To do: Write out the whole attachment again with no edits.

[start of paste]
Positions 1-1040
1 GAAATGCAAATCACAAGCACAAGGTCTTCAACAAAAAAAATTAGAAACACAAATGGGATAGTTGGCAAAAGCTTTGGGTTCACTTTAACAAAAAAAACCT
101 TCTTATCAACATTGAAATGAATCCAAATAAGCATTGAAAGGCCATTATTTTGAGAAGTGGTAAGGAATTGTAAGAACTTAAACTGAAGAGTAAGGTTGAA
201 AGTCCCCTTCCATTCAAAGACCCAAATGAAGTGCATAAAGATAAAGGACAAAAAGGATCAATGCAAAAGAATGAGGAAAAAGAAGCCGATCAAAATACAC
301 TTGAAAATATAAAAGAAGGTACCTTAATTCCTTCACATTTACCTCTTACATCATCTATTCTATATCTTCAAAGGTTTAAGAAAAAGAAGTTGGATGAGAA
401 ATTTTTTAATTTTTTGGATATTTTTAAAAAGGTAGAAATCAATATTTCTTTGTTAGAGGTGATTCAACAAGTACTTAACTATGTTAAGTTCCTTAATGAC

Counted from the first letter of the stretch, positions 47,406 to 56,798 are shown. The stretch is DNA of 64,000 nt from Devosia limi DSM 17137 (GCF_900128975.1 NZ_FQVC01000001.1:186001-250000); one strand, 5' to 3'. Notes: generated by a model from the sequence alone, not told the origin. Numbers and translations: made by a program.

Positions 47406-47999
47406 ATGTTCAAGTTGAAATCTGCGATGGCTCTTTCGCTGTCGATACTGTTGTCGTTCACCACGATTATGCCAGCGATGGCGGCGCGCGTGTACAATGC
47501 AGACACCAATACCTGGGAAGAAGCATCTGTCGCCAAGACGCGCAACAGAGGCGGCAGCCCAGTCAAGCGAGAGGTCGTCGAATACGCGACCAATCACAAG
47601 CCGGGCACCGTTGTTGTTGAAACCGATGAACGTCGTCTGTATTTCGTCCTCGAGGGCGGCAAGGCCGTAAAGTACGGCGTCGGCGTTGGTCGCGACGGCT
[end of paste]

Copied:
Positions 1-1040
1 GAAATGCAAATCACAAGCACAAGGTCTTCAACAAAAAAAATTAGAAACACAAATGGGATAGTTGGCAAAAGCTTTGGGTTCACTTTAACAAAAAAAACCT
101 TCTTATCAACATTGAAATGAATCCAAATAAGCATTGAAAGGCCATTATTTTGAGAAGTGGTAAGGAATTGTAAGAACTTAAACTGAAGAGTAAGGTTGAA
201 AGTCCCCTTCCATTCAAAGACCCAAATGAAGTGCATAAAGATAAAGGACAAAAAGGATCAATGCAAAAGAATGAGGAAAAAGAAGCCGATCAAAATACAC
301 TTGAAAATATAAAAGAAGGTACCTTAATTCCTTCACATTTACCTCTTACATCATCTATTCTATATCTTCAAAGGTTTAAGAAAAAGAAGTTGGATGAGAA
401 ATTTTTTAATTTTTTGGATATTTTTAAAAAGGTAGAAATCAATATTTCTTTGTTAGAGGTGATTCAACAAGTACTTAACTATGTTAAGTTCCTTAATGAC

Counted from the first letter of the stretch, positions 47,406 to 56,798 are shown. The stretch is DNA of 64,000 nt from Devosia limi DSM 17137 (GCF_900128975.1 NZ_FQVC01000001.1:186001-250000); one strand, 5' to 3'. Notes: generated by a model from the sequence alone, not told the origin. Numbers and translations: made by a program.

Positions 47406-47999
47406 ATGTTCAAGTTGAAATCTGCGATGGCTCTTTCGCTGTCGATACTGTTGTCGTTCACCACGATTATGCCAGCGATGGCGGCGCGCGTGTACAATGC
47501 AGACACCAATACCTGGGAAGAAGCATCTGTCGCCAAGACGCGCAACAGAGGCGGCAGCCCAGTCAAGCGAGAGGTCGTCGAATACGCGACCAATCACAAG
47601 CCGGGCACCGTTGTTGTTGAAACCGATGAACGTCGTCTGTATTTCGTCCTCGAGGGCGGCAAGGCCGTAAAGTACGGCGTCGGCGTTGGTCGCGACGGCT